Given name

Diagram of naming conventions, using John Fitzgerald Kennedy as an example. First names can also be called given names, and last names (surnames) can also be called family names. This shows a structure typical for English-speaking cultures (and some others). Other cultures use other structures for full names.
The sarcophagus of Queen Desideria at Riddarholm Church in Sweden. The name was given to Désirée Clary not at birth but when she was created Crown Princess of Sweden in 1810.

A given name (also known as a first name, forename or Christian name) is a part of a person's personal name.[1] It identifies a specific person, and differentiates that person from the other members of a group (typically a family or clan) who have a common surname. The term given name refers to the fact that the name usually is bestowed upon a person, normally to a child by his or her parents at or close to the time of birth. A Christian name, a first name which historically was given at baptism, is now also typically given by the parents at birth.

In informal situations, given names are often used in a familiar and friendly manner.[1] In more formal situations, a person's surname is more commonly used—unless a distinction needs to be made between people with the same surname. The idioms "on a first-name basis" and "being on first-name terms" refer to the familiarity inherent in addressing someone by their given name.[1]

By contrast, a surname (also known as a family name, last name, or gentile name), which is normally inherited, is typically shared with other members of one's immediate family.[2] Regnal names and religious or monastic names are special given names bestowed upon someone receiving a crown or entering a religious order. Such a person then typically becomes known chiefly by that name.

Name order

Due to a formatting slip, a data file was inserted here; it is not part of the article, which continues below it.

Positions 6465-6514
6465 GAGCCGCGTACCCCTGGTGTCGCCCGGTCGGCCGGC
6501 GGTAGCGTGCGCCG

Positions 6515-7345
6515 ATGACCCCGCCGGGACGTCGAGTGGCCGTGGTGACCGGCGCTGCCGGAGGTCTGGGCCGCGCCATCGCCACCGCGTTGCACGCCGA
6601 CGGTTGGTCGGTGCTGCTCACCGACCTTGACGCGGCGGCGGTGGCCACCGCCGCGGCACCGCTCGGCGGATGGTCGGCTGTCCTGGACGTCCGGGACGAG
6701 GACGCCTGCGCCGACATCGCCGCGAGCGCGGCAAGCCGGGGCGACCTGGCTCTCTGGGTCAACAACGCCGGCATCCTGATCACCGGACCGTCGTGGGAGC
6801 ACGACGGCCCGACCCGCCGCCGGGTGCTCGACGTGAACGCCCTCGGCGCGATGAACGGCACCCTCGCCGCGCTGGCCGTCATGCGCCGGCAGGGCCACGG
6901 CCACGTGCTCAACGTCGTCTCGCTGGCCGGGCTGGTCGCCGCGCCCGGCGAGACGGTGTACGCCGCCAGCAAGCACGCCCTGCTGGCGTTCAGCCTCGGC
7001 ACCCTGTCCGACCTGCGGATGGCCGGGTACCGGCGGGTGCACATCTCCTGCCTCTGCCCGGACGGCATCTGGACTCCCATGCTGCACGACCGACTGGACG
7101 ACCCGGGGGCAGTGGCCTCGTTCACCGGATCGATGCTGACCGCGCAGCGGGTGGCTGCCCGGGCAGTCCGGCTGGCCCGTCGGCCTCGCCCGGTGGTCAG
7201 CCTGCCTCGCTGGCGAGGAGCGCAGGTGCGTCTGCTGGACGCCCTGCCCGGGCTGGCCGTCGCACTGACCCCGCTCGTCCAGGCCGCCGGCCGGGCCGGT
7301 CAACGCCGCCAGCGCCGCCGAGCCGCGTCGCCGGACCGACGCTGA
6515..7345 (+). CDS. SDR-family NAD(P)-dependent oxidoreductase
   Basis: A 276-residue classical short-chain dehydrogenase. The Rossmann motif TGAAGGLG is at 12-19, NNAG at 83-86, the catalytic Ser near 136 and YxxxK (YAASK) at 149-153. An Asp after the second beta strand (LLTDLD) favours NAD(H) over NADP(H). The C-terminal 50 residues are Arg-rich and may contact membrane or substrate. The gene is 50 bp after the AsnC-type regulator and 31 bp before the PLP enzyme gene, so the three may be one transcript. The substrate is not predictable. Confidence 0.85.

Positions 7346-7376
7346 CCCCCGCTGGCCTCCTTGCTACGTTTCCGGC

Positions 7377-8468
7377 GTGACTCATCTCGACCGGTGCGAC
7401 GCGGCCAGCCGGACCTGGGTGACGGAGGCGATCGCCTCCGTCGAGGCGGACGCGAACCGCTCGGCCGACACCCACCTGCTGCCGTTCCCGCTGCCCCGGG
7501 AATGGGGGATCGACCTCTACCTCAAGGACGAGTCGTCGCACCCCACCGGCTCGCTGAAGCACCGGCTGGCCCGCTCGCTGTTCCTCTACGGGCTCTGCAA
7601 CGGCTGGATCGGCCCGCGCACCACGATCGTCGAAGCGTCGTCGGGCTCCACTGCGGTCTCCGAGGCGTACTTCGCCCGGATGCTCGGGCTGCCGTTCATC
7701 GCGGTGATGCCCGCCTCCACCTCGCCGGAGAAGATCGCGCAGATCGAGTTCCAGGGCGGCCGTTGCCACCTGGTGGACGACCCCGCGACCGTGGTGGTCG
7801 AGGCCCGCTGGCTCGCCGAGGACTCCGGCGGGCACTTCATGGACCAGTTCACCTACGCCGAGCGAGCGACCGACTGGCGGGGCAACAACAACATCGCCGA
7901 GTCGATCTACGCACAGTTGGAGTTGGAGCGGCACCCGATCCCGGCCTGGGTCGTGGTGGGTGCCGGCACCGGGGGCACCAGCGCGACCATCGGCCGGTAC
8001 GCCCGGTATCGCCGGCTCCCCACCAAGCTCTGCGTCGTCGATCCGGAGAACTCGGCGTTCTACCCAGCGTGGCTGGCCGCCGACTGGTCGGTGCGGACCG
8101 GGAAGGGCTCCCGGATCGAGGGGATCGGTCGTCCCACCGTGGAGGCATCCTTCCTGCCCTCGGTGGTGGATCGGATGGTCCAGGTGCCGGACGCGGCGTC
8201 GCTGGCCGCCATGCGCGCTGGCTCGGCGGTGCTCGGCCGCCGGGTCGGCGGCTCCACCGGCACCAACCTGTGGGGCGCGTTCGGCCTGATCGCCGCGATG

The order given name – family name, commonly known as the Western order, is used throughout most European countries and in countries that have cultures predominantly influenced by European culture, including North and South America; North, East, Central and West India; Australia, New Zealand, and the Philippines.

The order family name – given name, commonly known as the Eastern order, is primarily used in East Asia (for example in China, Japan, Korea, Malaysian Chinese, Singapore, and Vietnam, among others), as well as in Southern and North-Eastern parts of India, and in Hungary. This order is common also in Austria and Bavaria, and in France, Belgium, Greece and Italy, possibly because of the influence of bureaucracy, which commonly puts the family name before the given name. In China and Korea, part of the given name may be shared among all members of a given generation within a family and extended family or families, in order to differentiate those generations from other generations.

The order given name – father's family name – mother's family name is commonly used in Spanish-speaking countries to acknowledge the families of both parents. Today the order can also be changed legally in Spain and Uruguay using given name – mother's family name – father's family name.

Other Languages
العربية: اسم شخصي (صفة)
arpetan: Prèniom
беларуская: Асабістае імя
Boarisch: Tafnåmen
brezhoneg: Anv-bihan
català: Prenom
čeština: Rodné jméno
dansk: Fornavn
Deutsch: Vorname
eesti: Eesnimi
Ελληνικά: Όνομα
español: Nombre de pila
Esperanto: Persona nomo
euskara: Bataio izen
فارسی: نام کوچک
français: Prénom
Frysk: Foarnamme
한국어: 명 (이름)
Հայերեն: Անձնանուն
hornjoserbsce: Předmjeno
Bahasa Indonesia: Nama kecil
íslenska: Eiginnafn
italiano: Prenome
עברית: שם פרטי
ಕನ್ನಡ: ಅಂಕಿತನಾಮ
қазақша: Есім
Lëtzebuergesch: Virnumm
lietuvių: Duotas vardas
lumbaart: Nomm
Nederlands: Voornaam
norsk nynorsk: Personnamn
oʻzbekcha/ўзбекча: Ism
polski: Imię
português: Prenome
română: Prenume
Runa Simi: Runa suti
русский: Личное имя
Scots: Gien name
Simple English: Given name
slovenčina: Meno (prvé meno)
slovenščina: Osebno ime
Soomaaliga: Magac
српски / srpski: Lično ime
suomi: Etunimi
svenska: Förnamn
українська: Особове ім'я
walon: Pitit no
中文: 名字